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Japan's Battle Against Its Most Violent Yakuza Group Isn't Over Despite Its Leader Being Sentenced To Death

Japan's Battle Against Its Most Violent Yakuza Group Isn't Over Despite Its Leader Being Sentenced To Death

Its leader may have been sentenced to death but Japan's most violent Yakuza group is still going.

Japan has spent years battling to bring down the most violent Yakuza group in the country and still has a long way to go.

The country has for years been introducing stricter laws and targeting businesses with links to organised crime in order to crack down on the Yakuza, especially the more dangerous groups.

The Kudo-kai were the first group of Yakuza in Japan to be designated a 'particularly dangerous gangster organisation' back in 2012, and a strategy to go after the group's leaders was put in place.

Satoru Nomura, the head of the Kudo-kai, was last year sentenced to death after being found guilty of ordering four assaults, including one which had resulted in a fatal shooting.

While prosecutors lacked direct evidence to prove Nomura ordered the attacks, they successfully argued that as head of the crime syndicate he was ultimately responsible for their actions.

Among the victims of the assaults was a nurse who supposedly treated Nomura after the crime boss had allegedly received penis enlargement surgery in 2012 and been unhappy with the results.

Japanese people sporting Yakuza tattoos could eventually become a thing of the past.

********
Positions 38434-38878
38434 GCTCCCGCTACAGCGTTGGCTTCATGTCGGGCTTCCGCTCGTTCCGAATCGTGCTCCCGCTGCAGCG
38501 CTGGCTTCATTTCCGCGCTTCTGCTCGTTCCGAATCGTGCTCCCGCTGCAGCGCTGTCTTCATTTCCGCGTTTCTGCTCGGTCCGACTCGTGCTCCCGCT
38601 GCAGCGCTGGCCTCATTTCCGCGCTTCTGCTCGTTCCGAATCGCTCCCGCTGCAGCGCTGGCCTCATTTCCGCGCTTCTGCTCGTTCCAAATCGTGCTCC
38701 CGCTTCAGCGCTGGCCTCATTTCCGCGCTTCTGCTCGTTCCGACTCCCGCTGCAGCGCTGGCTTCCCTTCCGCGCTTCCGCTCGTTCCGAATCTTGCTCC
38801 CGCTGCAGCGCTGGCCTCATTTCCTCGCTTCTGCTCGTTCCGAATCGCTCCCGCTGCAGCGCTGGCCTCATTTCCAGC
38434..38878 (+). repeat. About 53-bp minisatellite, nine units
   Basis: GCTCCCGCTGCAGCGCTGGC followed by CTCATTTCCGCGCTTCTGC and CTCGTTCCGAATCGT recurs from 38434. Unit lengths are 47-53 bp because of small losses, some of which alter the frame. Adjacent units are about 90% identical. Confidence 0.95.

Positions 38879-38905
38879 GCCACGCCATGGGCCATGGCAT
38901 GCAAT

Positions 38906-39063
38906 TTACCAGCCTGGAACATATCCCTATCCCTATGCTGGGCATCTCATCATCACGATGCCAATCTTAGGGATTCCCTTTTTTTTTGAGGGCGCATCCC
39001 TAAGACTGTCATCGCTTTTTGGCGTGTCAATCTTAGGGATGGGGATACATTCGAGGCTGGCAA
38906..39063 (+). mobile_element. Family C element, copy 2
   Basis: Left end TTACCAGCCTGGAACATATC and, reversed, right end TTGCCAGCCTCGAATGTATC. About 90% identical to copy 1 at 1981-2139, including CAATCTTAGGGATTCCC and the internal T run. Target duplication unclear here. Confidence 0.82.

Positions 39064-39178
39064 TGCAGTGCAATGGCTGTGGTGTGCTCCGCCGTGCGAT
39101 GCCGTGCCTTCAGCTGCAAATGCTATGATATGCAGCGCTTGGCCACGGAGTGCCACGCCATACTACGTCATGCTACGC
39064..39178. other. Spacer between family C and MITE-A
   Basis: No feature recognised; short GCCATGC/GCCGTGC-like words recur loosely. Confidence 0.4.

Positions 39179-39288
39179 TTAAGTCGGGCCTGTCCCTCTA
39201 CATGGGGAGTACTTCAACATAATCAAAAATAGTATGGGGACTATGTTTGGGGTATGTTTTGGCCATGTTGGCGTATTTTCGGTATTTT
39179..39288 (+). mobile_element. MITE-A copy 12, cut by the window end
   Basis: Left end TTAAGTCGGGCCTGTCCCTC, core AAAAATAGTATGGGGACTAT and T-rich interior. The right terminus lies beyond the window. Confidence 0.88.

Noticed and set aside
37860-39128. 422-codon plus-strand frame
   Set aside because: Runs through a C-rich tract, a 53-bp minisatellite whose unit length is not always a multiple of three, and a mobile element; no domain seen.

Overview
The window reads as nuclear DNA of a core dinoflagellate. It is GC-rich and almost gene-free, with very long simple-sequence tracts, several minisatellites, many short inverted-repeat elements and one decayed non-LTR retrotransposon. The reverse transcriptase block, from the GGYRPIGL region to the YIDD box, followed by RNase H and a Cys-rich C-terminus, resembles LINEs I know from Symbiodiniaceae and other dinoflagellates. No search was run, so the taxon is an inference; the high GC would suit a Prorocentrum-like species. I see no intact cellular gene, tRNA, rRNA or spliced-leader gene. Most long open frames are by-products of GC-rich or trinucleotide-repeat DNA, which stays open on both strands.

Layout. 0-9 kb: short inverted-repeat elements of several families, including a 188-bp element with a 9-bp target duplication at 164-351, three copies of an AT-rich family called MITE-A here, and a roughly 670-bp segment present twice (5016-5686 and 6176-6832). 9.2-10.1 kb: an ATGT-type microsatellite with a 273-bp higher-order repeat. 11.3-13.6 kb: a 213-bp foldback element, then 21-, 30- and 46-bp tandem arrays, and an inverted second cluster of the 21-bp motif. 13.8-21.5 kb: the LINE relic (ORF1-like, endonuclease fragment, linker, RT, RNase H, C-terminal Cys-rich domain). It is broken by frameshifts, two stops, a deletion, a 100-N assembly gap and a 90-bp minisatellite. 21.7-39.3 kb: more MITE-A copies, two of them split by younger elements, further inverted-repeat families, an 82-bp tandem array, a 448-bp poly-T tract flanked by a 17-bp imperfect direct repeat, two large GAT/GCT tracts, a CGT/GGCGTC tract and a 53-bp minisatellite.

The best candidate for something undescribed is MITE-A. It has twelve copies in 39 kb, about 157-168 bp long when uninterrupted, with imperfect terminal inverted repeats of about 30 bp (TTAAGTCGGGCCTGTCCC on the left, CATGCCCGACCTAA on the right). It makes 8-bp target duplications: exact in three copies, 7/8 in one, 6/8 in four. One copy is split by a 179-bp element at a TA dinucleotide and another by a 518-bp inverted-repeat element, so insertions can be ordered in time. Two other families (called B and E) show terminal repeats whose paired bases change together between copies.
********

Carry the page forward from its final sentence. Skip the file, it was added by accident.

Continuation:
The 75-year-old is currently appealing against his death sentence and it could be years before he finds out if he actually receives the death penalty.

While it's a big step in the battle against the most violent Yakuza group in Japan, there is still a long way to go to fully crack down on the organised crime group.

Japan has been making living a normal life as difficult as possible for Yakuza members in an attempt to encourage people to quit the crime syndicates.

Yakuza members can't open bank accounts, get credit cards, take out insurance or even agree a contract on a mobile phone.

The crackdown seems to be working if Yakuza memberships are any indication.

At the height of their influence during the 1960s there were more than 180,000 registered members of the Yakuza in Japan.

By the time of 2006 that figure had dropped to around, 87,000 and now they have fewer than 20,000 registered members.

Japanese police have been cracking down on the Kudo-kai, the most violent Yakuza group.

According to The Guardian, the Yakuza's days might be numbered thanks in part to Japan's crackdown on the criminal groups but also due to their failure to attract younger members.

It seems that in Japan, organised crime isn't a young man's game as a report from 2020 said that more than half of Yakuza members were aged 50 or over, while 10 percent were in their 70s.

Meanwhile, just 14 percent were in their 30s while fewer than five percent of Yakuza members were in their 20s, leaving the criminal organisations to increasingly rely on old men to do their work.

Longer sentences for Yakuza members may have something to do with it, as younger criminals who get locked up can no longer expect to be out in a few year's time with the respect of their bosses.

Japan's battle against the Yakuza isn't over, but all signs point towards them winning it.

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Featured Image Credit: ANN News/Alamy

Topics: World News, Crime